Coastal bunchberry, western bunchberry, or Alaskan bunchberry, is native to western North America and extreme eastern Russia. According to the Flora of North America account of Cornus unalaschkensis, the species inhabits “maritime copse or heath, maritime coniferous forests and bog woodlands, moist broadleaf or coniferous forests” from elevations of 0 to 3000m (to 10000 ft.).
This entry is a companion to one from a decade ago for the similar-in-appearance Cornus canadensis. However, one of the key morphological differences between the species is visible in both entries; Cornus unalaschkensis has petals that are at least partially purple, while Cornus canadensis has white to greenish-white petals. Do note that the inflorescence for each of these species is a pseudanthium (“false flower”), in which a cluster of small flowers (or florets) forms what appears to be a single flower. In this instance, the 3 clusters of purple-tinged florets are each subtended by 4 white involucral bracts that have the appearance of flower petals.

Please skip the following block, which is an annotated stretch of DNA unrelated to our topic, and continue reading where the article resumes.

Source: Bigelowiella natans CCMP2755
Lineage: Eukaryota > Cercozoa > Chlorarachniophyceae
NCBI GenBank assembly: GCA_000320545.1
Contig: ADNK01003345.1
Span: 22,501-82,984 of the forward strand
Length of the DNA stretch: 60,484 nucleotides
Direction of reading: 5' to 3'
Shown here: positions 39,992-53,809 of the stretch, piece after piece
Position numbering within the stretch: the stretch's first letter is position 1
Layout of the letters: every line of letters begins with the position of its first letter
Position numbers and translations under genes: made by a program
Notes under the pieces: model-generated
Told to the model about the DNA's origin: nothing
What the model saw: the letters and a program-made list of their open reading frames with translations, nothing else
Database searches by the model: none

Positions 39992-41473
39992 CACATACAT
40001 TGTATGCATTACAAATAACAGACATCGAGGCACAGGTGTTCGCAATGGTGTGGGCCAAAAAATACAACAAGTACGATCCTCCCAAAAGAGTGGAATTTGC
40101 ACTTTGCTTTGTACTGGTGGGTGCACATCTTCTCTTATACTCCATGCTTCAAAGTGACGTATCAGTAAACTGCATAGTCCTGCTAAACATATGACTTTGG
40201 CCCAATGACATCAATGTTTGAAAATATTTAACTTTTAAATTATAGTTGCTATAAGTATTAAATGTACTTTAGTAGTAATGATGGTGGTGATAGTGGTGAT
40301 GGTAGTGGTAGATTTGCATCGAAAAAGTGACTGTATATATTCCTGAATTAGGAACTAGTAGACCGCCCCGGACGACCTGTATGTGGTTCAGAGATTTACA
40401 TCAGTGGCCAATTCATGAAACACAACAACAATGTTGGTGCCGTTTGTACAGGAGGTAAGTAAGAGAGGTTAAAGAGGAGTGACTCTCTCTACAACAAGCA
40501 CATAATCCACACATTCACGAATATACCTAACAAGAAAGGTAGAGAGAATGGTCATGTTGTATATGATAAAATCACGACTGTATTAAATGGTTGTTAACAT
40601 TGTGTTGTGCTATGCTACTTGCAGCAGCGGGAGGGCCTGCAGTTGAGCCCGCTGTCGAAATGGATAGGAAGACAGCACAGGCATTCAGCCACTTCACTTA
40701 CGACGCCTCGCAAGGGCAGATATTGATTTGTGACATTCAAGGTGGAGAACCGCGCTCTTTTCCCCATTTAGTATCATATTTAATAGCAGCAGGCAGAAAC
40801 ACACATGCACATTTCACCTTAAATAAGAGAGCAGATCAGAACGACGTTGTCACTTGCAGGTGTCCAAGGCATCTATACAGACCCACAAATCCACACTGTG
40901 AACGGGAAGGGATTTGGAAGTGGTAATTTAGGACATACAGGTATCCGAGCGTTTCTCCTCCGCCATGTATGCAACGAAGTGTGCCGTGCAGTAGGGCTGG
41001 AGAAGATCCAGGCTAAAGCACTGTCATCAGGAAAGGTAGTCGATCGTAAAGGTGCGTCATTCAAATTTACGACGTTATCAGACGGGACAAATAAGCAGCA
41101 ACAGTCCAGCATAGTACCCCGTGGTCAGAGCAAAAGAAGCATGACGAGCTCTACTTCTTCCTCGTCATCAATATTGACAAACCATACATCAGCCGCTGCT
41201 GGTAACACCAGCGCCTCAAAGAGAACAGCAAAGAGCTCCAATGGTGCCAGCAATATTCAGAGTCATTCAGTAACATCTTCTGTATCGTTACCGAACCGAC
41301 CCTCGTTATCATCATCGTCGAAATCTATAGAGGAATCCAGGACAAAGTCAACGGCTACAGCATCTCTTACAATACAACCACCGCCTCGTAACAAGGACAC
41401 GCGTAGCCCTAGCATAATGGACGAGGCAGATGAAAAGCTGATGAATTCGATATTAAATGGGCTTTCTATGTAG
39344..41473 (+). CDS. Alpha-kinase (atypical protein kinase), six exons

Once you know this as a difference between the two species, they become relatively easy to distinguish when in flower. Geography is a clue as well; Cornus canadensis tends to occur from the Rockies eastward, while Cornus unalaschkensis tends to be more associated with the coast even within its broader western North American / eastern Russian range. In local horticulture (and even in some field guides), Cornus unalaschkensis will sometimes be ignored in favour of Cornus canadensis; it always makes me frown when I encounter Cornus canadensis on local “recommended native plant lists” instead of the true local native, Cornus unalaschkensis. An overreaction, perhaps–as a transplant to Canada’s west coast from the native range of Cornus canadensis, I’m sure I wrongly assumed its identity as well, until corrected by a reference like Plants of the Pacific Northwest Coast.